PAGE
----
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20 Jan, 2017 07:00

Jokes in docs: CIA throws in some laughs about Soviet leadership in published papers

Jokes in docs: CIA throws in some laughs about Soviet leadership in published papers

The CIA appears to have covered all its bases when dealing with the USSR, with its recent online publication of nearly 13 million pages of declassified records complete with a list of “Soviet Jokes.”

A two page document titled "Soviet Jokes for the DDCI,” referencing the Deputy Director of Central Intelligence, contains a list of quips and yarns, although it’s unclear when or for what reason the jokes were compiled.

The jokes make reference to then Soviet leader Mikhail Gorbachev, so it’s presumed the jokes stem from the ‘80s. Why the CIA kept them on lockdown for decades is a mystery.

One of the Gorbachev jokes read: “A worker in a liquor line says, ‘I have had enough, save my place, I am going to shoot Gorbachev.’ Two hours later he returns to claim his place in line. His friends ask, ‘Did you get him? No, the line there was even longer than the line here’.”

READ MORE: UFO sightings & psychic powers revealed in newly released CIA docs

Another reads: “What’s the difference between Gorbachev and Dubcek? Nothing, but Gorbachev doesn’t know that yet.”

Alexander Dubcek was the Slovak leader of Czechoslovakia who instigated the liberal reforms of the Prague Spring in 1968, leading to both his downfall and a takeover by Warsaw Pact forces.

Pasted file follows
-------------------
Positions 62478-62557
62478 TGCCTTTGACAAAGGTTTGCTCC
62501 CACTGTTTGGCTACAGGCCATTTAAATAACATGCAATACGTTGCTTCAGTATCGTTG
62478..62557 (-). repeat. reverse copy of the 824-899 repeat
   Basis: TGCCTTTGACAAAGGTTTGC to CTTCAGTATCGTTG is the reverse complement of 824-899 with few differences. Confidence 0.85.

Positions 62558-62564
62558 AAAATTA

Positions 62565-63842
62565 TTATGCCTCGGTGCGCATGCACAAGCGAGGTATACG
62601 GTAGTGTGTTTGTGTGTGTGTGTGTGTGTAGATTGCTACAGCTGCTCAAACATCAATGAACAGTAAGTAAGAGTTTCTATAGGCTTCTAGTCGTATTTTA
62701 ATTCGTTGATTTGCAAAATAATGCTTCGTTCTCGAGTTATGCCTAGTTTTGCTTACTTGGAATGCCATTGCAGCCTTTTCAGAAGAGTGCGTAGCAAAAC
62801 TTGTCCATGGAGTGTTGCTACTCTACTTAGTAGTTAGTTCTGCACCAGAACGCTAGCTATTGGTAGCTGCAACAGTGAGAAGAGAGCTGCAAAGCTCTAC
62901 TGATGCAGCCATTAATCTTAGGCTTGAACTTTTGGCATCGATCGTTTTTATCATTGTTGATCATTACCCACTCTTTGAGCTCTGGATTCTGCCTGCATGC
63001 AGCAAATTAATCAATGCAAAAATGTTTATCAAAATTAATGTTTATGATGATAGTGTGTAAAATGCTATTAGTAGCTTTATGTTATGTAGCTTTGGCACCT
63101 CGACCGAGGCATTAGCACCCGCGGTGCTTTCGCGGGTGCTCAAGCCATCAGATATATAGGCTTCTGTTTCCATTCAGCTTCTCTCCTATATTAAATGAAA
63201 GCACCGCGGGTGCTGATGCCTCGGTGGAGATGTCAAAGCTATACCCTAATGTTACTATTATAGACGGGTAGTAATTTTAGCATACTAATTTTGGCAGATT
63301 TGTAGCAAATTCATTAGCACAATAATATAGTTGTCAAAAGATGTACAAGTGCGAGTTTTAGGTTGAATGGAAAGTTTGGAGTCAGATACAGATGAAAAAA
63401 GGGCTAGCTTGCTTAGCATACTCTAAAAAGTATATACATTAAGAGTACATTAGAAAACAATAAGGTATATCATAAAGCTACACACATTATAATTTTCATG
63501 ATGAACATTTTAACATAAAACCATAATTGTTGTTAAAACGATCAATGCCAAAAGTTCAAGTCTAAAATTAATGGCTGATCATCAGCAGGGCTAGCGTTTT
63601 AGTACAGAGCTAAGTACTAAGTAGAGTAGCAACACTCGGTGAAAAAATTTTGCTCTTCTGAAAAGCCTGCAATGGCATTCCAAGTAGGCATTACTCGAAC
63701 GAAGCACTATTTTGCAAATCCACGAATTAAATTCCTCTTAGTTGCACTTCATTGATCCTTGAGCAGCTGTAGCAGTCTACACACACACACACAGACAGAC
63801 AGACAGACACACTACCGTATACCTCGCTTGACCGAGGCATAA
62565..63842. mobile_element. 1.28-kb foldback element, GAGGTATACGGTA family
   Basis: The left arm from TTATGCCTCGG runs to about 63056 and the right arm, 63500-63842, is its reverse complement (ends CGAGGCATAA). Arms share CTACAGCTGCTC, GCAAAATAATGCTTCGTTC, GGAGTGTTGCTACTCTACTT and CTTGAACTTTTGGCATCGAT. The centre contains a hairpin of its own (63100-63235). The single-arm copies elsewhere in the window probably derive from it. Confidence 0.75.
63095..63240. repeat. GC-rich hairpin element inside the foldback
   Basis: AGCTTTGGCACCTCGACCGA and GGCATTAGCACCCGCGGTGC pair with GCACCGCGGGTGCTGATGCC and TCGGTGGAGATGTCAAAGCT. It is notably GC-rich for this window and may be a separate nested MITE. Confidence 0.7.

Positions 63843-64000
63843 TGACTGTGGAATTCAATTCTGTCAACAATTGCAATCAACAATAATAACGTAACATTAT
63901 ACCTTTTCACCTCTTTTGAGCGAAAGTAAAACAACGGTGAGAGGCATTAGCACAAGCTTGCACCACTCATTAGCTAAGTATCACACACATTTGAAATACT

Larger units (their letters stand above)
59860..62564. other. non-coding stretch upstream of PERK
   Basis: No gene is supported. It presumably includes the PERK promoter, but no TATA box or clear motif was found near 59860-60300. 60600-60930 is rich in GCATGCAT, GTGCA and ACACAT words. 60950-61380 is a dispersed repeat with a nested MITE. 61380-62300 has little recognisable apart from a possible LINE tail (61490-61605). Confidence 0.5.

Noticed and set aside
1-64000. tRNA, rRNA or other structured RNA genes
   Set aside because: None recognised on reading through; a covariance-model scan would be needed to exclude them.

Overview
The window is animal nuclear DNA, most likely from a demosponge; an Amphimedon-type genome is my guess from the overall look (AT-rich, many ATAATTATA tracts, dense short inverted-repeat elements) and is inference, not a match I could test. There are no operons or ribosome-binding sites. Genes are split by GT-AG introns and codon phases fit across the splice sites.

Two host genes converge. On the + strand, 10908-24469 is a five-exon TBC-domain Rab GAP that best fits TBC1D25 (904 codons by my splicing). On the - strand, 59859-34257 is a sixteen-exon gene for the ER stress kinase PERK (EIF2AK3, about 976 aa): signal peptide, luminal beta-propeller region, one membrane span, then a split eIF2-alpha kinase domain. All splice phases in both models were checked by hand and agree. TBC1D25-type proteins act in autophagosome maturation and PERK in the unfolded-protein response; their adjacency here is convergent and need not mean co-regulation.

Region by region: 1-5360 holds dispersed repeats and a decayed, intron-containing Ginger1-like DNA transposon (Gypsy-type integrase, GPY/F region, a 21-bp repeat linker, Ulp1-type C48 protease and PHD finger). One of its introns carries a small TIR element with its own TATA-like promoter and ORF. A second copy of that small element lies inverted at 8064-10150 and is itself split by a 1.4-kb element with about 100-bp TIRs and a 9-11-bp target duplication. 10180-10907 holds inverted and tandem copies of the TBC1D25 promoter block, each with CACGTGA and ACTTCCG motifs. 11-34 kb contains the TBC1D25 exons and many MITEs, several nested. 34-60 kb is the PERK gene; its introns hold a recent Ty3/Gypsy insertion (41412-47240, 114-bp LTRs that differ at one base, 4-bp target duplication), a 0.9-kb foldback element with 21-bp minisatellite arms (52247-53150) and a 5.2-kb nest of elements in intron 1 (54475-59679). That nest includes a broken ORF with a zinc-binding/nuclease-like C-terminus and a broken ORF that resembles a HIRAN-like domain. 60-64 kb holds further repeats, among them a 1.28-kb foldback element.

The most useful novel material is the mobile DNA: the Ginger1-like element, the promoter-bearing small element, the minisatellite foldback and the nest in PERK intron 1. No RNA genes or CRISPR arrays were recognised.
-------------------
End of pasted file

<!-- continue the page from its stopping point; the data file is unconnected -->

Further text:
Another hint from the jokes that points to the ‘80’s: “An American tells a Russian that the United States is so free he can stand in front of the White House and yell, “To hell with Ronald Reagan.” The Russian replies: “That’s nothing. I can stand in front of the Kremlin and yell, ‘To hell with Ronald Reagan,’ too.”

One of the classic, though lengthy, jokes takes aim at Soviet leaders from Lenin through to Gorbachev: “A train bearing Lenin, Stalin, Khrushchev, Brezhnev and Gorbachev stops suddenly when the tracks run out. Each leader applies his own unique solution.”

“Lenin gathers workers and peasants from miles around and exhorts them to build more track. Stalin shoots the train crew when the train still doesn’t move. Khrushchev rehabilitates the dead crew and orders the tracks behind the train ripped up and relaid in front. Brezhnev pulls down the curtains and rocks back and forth, pretending the train is moving. And Gorbachev calls a rally in front of the locomotive, where he leads a chant: ‘No tracks! No tracks! No Tracks.”

The KGB were also ridiculed in the document: “Someone happened to call the KGB headquarters just after a major fire. ‘We cannot do anything. The KGB has just burned down’ he was told.”

“Five minutes later he called back and was told again that the KGB had burned. When he called a third time, the telephone operator recognized his voice and asked, ‘Why do you keep calling back? I just told you, the KGB has burned down.’ ‘I know,’ the man replied. ‘I just like to hear it.’"